3 Godfathers is a phenomenal film from John Ford that features incredible performances from John Wayne, Pedro Armendariz, Harry Carey Jr., and Ward Bond. It’s a film that isn’t just a western that breaks away from some of its conventions but also give it a sense of spirituality in what three men try to do for a baby. In the end, 3 Godfathers is a spectacular film from John Ford.

© thevoid99 2016

Saturday, July 23, 2016

Jem and the Holograms

Based on the Hasbro Animated Series created by Christy Marx, Jem and the Holograms is the story of a young teenage girl who sings a song on YouTube wearing a wig where she, her sister, and their two adoptive singers become pop stars while trying to solve some mystery relating to a robot called Synergy. Directed by Jon M. Chu and screenplay by Ryan Landels, the film is a story of stardom and how they get discovered in the world of the Internet and social media as it is really about a modern world gone horribly wrong. Starring Aubrey Peebles, Aurora Perrineau, Stefanie Scott, Hayley Kiyoko, Ryan Guzman, Molly Ringwald, and Juliette Lewis. Jem and the Holograms is a blasphemous and atrocious film from Jon M. Chu.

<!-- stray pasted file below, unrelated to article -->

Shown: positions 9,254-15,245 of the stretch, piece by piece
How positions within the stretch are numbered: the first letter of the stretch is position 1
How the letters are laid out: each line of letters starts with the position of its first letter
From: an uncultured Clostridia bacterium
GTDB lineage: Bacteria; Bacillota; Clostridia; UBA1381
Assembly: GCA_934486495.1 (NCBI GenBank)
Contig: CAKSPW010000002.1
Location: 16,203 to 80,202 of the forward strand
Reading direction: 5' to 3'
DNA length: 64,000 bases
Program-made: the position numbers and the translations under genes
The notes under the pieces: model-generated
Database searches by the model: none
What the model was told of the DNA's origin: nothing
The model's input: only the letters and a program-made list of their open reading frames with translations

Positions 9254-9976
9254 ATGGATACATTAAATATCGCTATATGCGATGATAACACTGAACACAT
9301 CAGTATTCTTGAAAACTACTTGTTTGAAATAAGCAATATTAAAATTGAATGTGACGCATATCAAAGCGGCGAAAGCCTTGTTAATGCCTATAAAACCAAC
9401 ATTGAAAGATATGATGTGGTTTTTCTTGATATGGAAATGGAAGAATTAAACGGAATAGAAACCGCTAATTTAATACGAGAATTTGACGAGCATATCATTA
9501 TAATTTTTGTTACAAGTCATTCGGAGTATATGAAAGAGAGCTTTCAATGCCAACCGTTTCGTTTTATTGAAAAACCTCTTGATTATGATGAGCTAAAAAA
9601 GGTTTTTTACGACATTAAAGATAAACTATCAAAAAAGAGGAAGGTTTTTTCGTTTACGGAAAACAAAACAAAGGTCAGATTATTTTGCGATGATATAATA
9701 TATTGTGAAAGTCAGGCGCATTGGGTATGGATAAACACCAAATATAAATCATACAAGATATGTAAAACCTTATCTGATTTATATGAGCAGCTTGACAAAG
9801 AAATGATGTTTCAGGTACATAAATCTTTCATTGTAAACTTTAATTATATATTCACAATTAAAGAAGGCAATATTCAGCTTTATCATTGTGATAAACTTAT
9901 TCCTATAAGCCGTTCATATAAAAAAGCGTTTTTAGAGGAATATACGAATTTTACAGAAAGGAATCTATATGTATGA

Lamenting over her aunt’s financial troubles and overcomes her shyness to sing by wearing a wig and sing a song to a webcam where it would uploaded on YouTube. A young girl becomes a star as she’s joined by her sister and their two adoptive sisters to become a pop band, become big, break-up, the girl goes solo against her will, deal with evils of the music industry, falls for the boss’ son, gets back together, and go a scavenger hunt to find missing pieces for a robot called Synergy who is carrying a mysterious message. That is pretty much the film in a nutshell as it is told in a blandly reflective narrative by its protagonist Jerrica “Jem” Benton (Aubrey Peebles) who would tell her story through a webcam. Ryan Landels’ script doesn’t just feature a narrative that is so predictable but also doesn’t do anything new to the rags-to-riches scenario nor does it create characters that are engaging or interesting. With Jerrica being the only one with some development, it is handled poorly as she mopes and then gets happy, mopes, gets happy, mopes, gets happy, and etc.